It's also probably politically infeasible: just raising inflation and energy prices is enough to have most people completely forget about the environment. It could not be a planned thing, rather a consequence of economic forces.
It's like if Haber and Bosch hadn't invented their nitrogen process in 1910. We would have run out of fertilizer and then population growth would've had to slow down or even reverse.
Great question. The paper does mention micronutrients but does not try to evaluate which of these advantages had a greater influence. I used the back-of-the-envelope calculation in footnote 6 as a sanity check that the effect size is plausible but I don't know enough about nutrition to have any intuition on this.
I don't think embryo selection is remotely a central example of 20th century eugenics, even if it involves 'genetic enhancement'. No one is getting killed, sterilized or otherwise being subjected to nonconsensual treatments.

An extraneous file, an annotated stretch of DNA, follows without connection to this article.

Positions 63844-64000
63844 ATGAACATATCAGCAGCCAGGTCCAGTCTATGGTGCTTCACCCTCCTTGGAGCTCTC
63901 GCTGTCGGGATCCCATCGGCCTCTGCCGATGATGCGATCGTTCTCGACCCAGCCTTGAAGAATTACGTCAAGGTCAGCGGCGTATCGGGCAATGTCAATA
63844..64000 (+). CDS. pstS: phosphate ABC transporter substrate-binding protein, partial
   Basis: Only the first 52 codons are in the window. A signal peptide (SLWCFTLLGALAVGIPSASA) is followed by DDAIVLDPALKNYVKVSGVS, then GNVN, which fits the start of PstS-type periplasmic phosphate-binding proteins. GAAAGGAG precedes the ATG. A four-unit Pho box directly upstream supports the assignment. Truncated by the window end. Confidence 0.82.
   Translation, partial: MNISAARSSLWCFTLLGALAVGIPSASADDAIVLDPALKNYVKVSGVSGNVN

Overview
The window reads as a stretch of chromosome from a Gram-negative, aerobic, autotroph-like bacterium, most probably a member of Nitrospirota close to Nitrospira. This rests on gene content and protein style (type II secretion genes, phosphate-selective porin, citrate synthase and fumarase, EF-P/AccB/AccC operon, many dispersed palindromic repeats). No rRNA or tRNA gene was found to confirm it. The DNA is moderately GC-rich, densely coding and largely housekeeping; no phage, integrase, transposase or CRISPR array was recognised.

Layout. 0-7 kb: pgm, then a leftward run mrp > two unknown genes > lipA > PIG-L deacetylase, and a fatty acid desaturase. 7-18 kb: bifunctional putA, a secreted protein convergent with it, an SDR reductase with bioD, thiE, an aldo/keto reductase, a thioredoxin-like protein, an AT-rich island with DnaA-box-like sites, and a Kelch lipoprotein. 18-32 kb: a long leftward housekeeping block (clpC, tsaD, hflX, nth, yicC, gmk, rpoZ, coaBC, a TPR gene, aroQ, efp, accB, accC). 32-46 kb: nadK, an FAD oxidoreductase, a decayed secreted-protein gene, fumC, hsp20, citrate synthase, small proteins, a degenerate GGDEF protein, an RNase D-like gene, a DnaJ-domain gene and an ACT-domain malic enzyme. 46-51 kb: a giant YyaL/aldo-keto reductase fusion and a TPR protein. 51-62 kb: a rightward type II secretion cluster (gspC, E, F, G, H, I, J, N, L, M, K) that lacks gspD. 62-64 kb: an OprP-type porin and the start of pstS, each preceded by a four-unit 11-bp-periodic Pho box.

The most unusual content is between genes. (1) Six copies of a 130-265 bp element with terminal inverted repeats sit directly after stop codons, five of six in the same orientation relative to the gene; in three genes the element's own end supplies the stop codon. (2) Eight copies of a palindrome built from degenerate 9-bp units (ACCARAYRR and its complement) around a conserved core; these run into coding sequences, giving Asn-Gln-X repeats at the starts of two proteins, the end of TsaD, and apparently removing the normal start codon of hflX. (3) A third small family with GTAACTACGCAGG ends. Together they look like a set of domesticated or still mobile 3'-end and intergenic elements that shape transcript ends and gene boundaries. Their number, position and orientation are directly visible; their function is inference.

In the end, it's no different than other non-genetic interventions to 'improve' the general population, like the education system. Education transforms children for life in a way that many consider socially beneficial.
Why are we okay with having such massive interventions on a child's environment (30 hours a week for 12+ years!), but not on a child's genes? After all, phenotype is determined by genes+environment. Why is it ok to change one but not the other?
What is morally wrong about selecting which people come to existence based on their genes, when we already make such decisions based on all other aspects of their life? There are almost no illiterate people in the western world, almost no people with stunted growth. We've selected them out of existence via environmental interventions. Should we stop doing that?
A valid reason to reject this new eugenics would be fearing that the eugenic selection pressure could end up being controlled by political processes, which could be dangerous. But the educational system is already controlled by political processes in most countries, and again this is mostly seen as acceptable.